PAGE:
Once more to cross in our canoe

Across the lake in crisp Fall blue

Our paddles deep below our grips

The turn and burn around our hips

Torn maps we follow

Through deep and shallow

Across the lake in crisp Fall blue

Our breaths too short to give a thought

The waters reflection draws us near

To the other side our only fear

A day’s good fishing now awaits

The sun falls down as the stars prepare

A new shore, a new arrival

To set up camp before the cold

Then starlit night and joy unfold

Another day gone by so fast

Once more to cross in our canoe

Across the lake in crisp Fall blue


10 types of emails to get rid of to save the planet

Image for post
Image for post
Photo by u j e s h on Unsplash

You’ve got mail! It used to be so exciting and romantic to get an email. At least Tom Hanks and Meg Ryan made it seem that way. The somewhat prophetic plot of that movie was built around a corporate giant putting a boutique bookstore out of business. Since the founding of the first American e-commerce company in 1969 (CompuServe), the world has been transitioning more and more economic activity to the internet. At the same time, more and more of our hours are being spent in front of a computer consuming information and interacting with other people online. As a result, our computers, and the infrastructure supporting them, have been designed to do more for us. …


Time to throw our century-long Hail Mary play

Image for post
Image for post
Photo credit: The Boston Globe

Some sports fans will remember Doug Flutie’s epic Hail Mary throw in the final seconds of the Orange Bowl in 1984. The throw was an act of desperation as there were only 6 seconds left at the beginning of the play, and a field goal was not an option as Boston College was down by 4 points. Flutie called the “55 Flood Tip” play, which sent three receivers straight down the field in the hopes that if one didn’t get a clean catch, another receiver might tip ball in their favor. …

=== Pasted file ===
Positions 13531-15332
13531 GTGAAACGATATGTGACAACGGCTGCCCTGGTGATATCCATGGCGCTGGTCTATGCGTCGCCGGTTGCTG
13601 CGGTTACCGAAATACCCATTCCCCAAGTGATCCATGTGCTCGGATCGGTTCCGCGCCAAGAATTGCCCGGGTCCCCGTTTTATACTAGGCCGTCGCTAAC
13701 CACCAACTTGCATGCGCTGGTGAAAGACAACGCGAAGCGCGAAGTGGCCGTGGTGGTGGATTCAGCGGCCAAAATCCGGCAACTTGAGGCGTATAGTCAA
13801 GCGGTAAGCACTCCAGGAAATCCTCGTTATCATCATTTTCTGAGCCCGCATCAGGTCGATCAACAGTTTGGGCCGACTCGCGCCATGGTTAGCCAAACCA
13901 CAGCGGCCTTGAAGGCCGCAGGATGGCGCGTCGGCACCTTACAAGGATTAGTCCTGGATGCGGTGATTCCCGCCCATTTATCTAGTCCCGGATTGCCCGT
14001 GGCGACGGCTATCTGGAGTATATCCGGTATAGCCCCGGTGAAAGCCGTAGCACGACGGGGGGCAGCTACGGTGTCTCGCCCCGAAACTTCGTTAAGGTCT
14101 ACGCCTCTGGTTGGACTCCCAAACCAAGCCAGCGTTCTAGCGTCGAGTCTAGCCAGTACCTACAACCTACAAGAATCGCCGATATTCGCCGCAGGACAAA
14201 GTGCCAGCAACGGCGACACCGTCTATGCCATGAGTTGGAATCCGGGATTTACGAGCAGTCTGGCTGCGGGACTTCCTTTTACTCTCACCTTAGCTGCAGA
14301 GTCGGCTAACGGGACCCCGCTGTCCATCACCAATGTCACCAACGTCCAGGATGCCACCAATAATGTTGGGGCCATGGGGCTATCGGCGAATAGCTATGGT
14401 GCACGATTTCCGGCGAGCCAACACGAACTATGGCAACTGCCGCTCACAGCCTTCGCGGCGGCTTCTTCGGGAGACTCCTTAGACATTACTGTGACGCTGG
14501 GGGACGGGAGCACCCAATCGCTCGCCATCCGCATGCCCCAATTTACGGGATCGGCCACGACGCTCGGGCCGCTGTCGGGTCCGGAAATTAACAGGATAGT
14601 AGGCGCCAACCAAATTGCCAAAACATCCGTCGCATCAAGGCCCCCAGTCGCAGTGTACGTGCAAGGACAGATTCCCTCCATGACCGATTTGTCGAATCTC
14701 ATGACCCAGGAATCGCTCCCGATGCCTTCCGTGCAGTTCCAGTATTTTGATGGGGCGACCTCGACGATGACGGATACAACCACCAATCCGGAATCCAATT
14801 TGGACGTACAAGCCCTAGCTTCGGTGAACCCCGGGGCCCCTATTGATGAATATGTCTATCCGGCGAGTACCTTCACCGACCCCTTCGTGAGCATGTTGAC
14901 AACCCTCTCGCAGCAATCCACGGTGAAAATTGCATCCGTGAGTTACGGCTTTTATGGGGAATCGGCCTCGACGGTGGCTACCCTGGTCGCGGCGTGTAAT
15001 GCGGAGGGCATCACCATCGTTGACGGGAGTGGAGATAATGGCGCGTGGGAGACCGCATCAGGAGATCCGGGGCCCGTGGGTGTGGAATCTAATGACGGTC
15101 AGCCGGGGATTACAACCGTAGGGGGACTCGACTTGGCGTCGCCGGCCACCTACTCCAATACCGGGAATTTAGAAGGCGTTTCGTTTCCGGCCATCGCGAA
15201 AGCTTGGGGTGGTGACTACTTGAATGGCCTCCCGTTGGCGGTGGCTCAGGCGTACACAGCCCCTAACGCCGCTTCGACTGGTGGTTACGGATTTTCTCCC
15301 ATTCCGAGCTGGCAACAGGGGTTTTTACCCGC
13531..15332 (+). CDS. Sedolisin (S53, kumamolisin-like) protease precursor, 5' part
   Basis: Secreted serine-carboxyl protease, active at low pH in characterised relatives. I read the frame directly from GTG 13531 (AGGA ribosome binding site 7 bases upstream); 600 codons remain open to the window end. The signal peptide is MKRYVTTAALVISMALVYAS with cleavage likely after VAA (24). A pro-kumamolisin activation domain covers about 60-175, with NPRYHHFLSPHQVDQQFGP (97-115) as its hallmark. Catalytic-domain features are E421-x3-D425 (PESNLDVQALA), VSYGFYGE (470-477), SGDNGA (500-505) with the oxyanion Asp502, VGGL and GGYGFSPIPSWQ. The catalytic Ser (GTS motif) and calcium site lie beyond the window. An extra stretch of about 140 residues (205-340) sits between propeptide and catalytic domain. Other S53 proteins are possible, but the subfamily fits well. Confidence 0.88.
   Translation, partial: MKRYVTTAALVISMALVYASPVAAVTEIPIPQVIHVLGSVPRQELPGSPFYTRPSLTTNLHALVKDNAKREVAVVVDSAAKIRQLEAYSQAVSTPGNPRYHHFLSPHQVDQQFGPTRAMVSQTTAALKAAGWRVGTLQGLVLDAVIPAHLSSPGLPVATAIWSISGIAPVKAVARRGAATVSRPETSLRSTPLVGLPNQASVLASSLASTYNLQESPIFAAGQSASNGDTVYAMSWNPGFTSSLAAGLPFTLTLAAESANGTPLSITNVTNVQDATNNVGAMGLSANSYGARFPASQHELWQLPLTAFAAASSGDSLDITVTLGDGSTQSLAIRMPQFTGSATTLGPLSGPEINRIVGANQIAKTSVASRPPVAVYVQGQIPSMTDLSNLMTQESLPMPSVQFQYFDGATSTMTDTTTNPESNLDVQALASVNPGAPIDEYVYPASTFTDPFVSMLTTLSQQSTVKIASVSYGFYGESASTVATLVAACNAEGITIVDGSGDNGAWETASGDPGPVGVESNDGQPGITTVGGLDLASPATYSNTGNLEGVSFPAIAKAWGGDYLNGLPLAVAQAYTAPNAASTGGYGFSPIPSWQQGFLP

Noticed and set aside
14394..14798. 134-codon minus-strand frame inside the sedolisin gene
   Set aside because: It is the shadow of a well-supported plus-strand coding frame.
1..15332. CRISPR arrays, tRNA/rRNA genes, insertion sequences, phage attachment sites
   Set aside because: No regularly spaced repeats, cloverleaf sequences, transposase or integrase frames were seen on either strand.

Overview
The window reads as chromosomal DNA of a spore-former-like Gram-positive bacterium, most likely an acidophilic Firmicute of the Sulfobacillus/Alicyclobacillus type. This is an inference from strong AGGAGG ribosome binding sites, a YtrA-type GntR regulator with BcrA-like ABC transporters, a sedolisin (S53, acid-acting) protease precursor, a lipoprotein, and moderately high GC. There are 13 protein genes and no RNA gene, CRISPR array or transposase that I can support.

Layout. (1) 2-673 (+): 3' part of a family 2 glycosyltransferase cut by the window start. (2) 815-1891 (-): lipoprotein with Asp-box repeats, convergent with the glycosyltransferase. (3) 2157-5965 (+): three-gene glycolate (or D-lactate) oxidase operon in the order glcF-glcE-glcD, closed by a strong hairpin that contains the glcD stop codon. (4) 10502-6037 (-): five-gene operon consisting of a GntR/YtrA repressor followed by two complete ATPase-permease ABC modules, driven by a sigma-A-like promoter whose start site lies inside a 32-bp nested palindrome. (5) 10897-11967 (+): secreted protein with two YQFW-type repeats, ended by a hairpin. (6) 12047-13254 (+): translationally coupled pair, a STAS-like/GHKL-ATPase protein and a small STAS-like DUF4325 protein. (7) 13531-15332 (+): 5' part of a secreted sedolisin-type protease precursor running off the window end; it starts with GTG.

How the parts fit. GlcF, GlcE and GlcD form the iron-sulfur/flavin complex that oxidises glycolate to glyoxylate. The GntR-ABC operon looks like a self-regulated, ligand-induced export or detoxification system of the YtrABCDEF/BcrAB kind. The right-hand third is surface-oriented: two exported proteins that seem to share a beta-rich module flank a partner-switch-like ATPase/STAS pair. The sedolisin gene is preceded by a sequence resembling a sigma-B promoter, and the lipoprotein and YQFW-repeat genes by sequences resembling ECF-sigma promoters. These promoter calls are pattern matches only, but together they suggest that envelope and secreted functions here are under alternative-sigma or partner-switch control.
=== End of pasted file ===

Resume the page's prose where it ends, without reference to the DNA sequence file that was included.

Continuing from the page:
Understanding the societal implications of our inaction

Image for post
Image for post
Photo by Daniel Salgado on Unsplash

“Who has never killed an hour? Not casually or without thought, but carefully: a premeditated murder of minutes. The violence comes from a combination of giving up, not caring, and a resignation that getting past it is all you can hope to accomplish. So you kill the hour. You do not work, you do not read, you do not daydream. If you sleep it is not because you need to sleep. And when at last it is over, there is no evidence: no weapon, no blood, and no body. The only clue might be the shadows beneath your eyes or a terribly thin line near the corner of your mouth indicating something has been suffered, that in the privacy of your life you have lost something and the loss is too empty to share.” — Mark Z. …